This is a subject which many writers have written about. What’s specific or unusual about Jáchym’s approach to this subject?
“Jáchym’s approach is that he came across things in Belarus, things that we in the West and in the Czech Republic don’t know, which amazed him. Atrocities happened there on a huge scale, but we never realize that. You won’t find much in history books. We don’t get taught in the Netherlands or England or wherever, what happened in Belarus in the Second World War. It’s a minor note in history. That has fascinated him, and I think that in his book he has not only shown what has happened, but also that what happened is much worse than we ever could imagine. Also he shows that Belarus is the last dictatorial country in Europe. He poses the question - can it happen again? – and illustrates it with very good facts. Another feature of his style is that he gives you very much room as a reader to think about things yourself. He doesn’t say you should think like this or you must do that, but he gives room to the reader, which makes his books very attractive.”
Martin Hilský is the Czech Republic’s foremost Shakespeare scholar and translator, and when I turned up at the stand of the publishers Albatros, he was presenting his newly published collection of literary essays. Rather surprisingly, he also had with him a comic strip version of Romeo and Juliet, a potentially controversial way of treating the Bard.
“Well, I share the view that it’s a controversial project and I hesitated whether I should offer my translation. They wanted to use my translation and I assented, mainly because when I looked at it I think that - although it does not pretend to be Shakespeare, it’s only one tenth of the text – yet in a sense it is a way to get Shakespeare, and Romeo and Juliet, to the youngest generation. My hope is that perhaps because of that they might later on be interested in reading the whole text.”
This comic originated in Japan…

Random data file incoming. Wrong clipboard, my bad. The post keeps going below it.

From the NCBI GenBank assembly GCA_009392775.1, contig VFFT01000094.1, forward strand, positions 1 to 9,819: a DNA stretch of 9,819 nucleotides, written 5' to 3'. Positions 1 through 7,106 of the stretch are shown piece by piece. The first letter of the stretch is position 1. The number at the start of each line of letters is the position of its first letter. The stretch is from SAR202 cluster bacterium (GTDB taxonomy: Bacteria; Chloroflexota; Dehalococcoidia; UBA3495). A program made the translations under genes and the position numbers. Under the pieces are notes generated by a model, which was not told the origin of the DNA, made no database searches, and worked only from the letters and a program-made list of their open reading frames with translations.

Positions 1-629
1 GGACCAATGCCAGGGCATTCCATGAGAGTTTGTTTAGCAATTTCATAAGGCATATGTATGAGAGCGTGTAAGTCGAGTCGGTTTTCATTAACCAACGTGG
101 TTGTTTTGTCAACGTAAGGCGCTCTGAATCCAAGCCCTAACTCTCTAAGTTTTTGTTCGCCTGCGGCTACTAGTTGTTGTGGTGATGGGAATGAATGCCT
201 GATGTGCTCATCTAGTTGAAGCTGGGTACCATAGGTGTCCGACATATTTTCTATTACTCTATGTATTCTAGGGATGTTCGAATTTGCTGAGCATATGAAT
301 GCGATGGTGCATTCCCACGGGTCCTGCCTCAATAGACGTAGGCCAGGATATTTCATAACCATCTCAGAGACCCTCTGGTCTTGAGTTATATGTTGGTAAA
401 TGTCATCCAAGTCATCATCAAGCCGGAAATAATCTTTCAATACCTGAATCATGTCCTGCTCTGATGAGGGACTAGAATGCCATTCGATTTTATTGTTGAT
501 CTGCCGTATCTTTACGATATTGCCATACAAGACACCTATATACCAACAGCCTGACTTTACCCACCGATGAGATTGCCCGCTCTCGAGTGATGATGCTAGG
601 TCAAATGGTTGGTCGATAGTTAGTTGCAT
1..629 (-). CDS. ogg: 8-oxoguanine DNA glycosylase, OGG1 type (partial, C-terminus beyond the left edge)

“In Tokyo, in Japan, and I’m told that there was a scholarly expertise on the choice of the quotations. The quotations that are actually used are interesting from the point of view of the dramaturgy, because they really are the key moments of the play. I never knew that Shakespeare could be used in this way. I understand the controversy, but I decided not to block in any way this kind of experiment. Perhaps people who don’t like it won’t touch it anyway.”
I also asked Martin Hilský about his new collection of essays devoted to British and American literature, entitled “Rozbité zrcadlo” (Broken Mirror). Interestingly, many of the essays included were written during the communist era.
“I was at the faculty of philosophy at that time. I had no future at the faculty, and I began translating and writing those essays for a very good publishing house – “Odeon” it was called. The Anglo-American department of that publishing house was highly qualified, very good and relatively there was an atmosphere of freedom and independent thought. For me, writing those essays to present British and American fiction to the audiences at that time was not only a kind of literary pursuit, but I felt it was some kind of mission almost, opening a window into a world which was completely different. Although it was not always easy, books were able to come out. The censorship was very active in two directions: political and moral. The moral censorship was even worse, I must say.”